Skip to main content

VideoLogic Neon 250 Review

Technology Overview

So what's the big deal about this PowerVR technology? Let's start with part of the rendering process that PowerVR differs from the "regular" process in a real basic view. Normally, in the case of other accelerators, triangles (which make up our beloved polygons) are sent in any order (except that alpha blended triangles restricts some ordering flexibility) to the card and the Z-buffer on the pixel level decides which polygons will appear in front of the others. The common method described above requires a random access Z-buffer that has the exact dimensions (but not necessarily the same number of bits) as the screen itself. This is not generally as efficient since everything is done on a per-pixel comparison.

With PowerVR the process is as follows:

  1. Gather and chunk (intersect check) all the triangles for the scene. Please note that this is done completely in hardware. The triangle data is bus mastered from host memory.
  2. Starting with the first chunk, the scene is rendered as normal within that chunk, except that it all takes place just in the on-chip rendering cache.
  3. The final rendering in that cache is then copied to the final back buffer. So each pixel is written once at most.
  4. Repeat for each chunk.
  5. Flip the back buffer to the front buffer.
  6. Done.

Why is this a good thing? Z-buffer memory and memory bandwidth is not used (all the z comparisons occur on chip) and only visible pixels that are to be drawn in the display memory are textured, shaded and lit, saving both unnecessary graphics processing and memory bandwidth for texture fetches. Keep in mind that the PowerVR does indeed have a Z-buffer but it's only a tile (chunk) in size, 32x16 pixels in the Neon250's case, and is entirely on chip. This "cache" of sorts is used for each chunk so the bandwidth of a full sized memory based implementation of a Z-buffer is saved in exchange for this high-speed on-chip Z-buffer. The on-chip Z-buffer runs in parallel with other pipeline stages so there is no cost in terms of performance.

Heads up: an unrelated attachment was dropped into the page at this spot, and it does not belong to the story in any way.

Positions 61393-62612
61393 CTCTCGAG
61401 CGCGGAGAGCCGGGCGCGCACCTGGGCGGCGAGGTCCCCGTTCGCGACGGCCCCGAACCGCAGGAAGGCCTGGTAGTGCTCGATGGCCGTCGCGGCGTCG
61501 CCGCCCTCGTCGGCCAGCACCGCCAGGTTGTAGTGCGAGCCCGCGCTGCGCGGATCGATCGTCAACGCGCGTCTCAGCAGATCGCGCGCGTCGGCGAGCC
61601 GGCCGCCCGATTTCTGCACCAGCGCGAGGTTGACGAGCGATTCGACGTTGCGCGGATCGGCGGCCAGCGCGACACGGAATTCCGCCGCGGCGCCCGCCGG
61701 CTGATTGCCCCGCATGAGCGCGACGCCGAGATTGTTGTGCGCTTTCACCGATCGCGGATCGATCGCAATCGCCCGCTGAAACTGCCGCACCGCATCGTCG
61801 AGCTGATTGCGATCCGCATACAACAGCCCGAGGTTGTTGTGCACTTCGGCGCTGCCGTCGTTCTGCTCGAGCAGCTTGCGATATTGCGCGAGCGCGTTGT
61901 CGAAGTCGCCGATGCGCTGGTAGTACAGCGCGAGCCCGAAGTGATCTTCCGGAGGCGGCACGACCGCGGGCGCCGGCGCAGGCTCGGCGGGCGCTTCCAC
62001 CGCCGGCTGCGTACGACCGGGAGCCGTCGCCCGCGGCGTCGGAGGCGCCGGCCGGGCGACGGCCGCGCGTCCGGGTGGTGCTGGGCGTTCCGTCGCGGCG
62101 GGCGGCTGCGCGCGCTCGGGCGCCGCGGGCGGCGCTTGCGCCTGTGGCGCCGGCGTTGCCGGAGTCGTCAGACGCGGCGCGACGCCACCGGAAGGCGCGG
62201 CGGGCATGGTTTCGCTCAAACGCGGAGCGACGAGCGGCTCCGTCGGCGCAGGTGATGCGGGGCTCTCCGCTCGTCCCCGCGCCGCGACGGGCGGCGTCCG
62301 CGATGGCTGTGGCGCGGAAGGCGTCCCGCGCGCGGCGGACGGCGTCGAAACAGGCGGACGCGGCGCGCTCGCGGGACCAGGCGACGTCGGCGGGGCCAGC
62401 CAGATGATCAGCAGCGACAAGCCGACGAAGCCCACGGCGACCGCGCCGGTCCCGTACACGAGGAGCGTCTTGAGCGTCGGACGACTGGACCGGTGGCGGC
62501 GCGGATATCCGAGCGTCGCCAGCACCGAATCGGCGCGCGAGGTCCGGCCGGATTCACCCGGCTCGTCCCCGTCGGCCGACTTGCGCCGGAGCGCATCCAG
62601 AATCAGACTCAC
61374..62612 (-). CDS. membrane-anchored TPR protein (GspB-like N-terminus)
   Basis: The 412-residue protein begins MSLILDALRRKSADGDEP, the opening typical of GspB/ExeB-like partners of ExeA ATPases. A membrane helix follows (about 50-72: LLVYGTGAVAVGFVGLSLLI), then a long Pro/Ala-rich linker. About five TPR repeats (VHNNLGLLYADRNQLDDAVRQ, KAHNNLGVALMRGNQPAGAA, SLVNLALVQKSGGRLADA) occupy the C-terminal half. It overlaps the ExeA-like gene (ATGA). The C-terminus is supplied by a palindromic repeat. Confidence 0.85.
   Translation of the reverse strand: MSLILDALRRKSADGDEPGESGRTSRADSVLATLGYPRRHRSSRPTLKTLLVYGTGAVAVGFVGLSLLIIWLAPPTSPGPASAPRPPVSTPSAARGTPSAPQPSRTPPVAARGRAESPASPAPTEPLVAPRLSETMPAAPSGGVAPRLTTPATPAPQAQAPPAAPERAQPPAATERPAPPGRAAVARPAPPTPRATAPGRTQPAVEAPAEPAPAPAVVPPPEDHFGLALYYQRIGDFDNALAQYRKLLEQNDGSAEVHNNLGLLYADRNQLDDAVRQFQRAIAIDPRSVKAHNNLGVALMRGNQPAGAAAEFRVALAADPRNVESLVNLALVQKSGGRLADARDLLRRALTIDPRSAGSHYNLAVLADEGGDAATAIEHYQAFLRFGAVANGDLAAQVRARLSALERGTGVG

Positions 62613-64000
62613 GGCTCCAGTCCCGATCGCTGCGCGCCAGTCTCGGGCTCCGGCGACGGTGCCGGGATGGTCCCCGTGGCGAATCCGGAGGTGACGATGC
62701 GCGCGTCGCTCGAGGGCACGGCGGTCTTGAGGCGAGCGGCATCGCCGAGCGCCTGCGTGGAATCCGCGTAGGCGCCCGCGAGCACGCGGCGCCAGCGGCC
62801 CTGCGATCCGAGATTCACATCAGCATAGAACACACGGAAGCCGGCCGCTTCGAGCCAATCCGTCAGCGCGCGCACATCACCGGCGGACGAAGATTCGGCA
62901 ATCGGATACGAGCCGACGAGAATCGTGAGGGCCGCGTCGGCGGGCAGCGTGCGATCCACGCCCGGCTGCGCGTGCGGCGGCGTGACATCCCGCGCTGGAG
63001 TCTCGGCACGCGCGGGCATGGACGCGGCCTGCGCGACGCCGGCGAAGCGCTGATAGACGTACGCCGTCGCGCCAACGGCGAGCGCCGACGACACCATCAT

So how the heck are they doing all this? PowerVR has something called 'display list render', which allows them to batch polygons before rendering them with the 3D hardware. Normally a board would draw polygons one by one. Because of this, the scene can be rendered in regions or tiles. Some of you may be familiar with the BitBoys' method of tiled rendering that is not a deferred rendering scheme. Their Glaze 3D part is a traditional accelerator that uses screen tiling as a simple way to order its pixel/texel accesses in a manner that's friendlier to their texture cache.

If you saw a scene generated (a single frame) by a regular card, you would see the picture appear polygon by polygon. If you were to see the same scene drawn by the PowerVR, the picture would start to fill in by tiles, left to right, top to bottom. Thanks to this method, they were able to get rid of the external Z-buffer thus saving memory and memory bandwidth. A big thanks to Paul for providing some major technical assistance!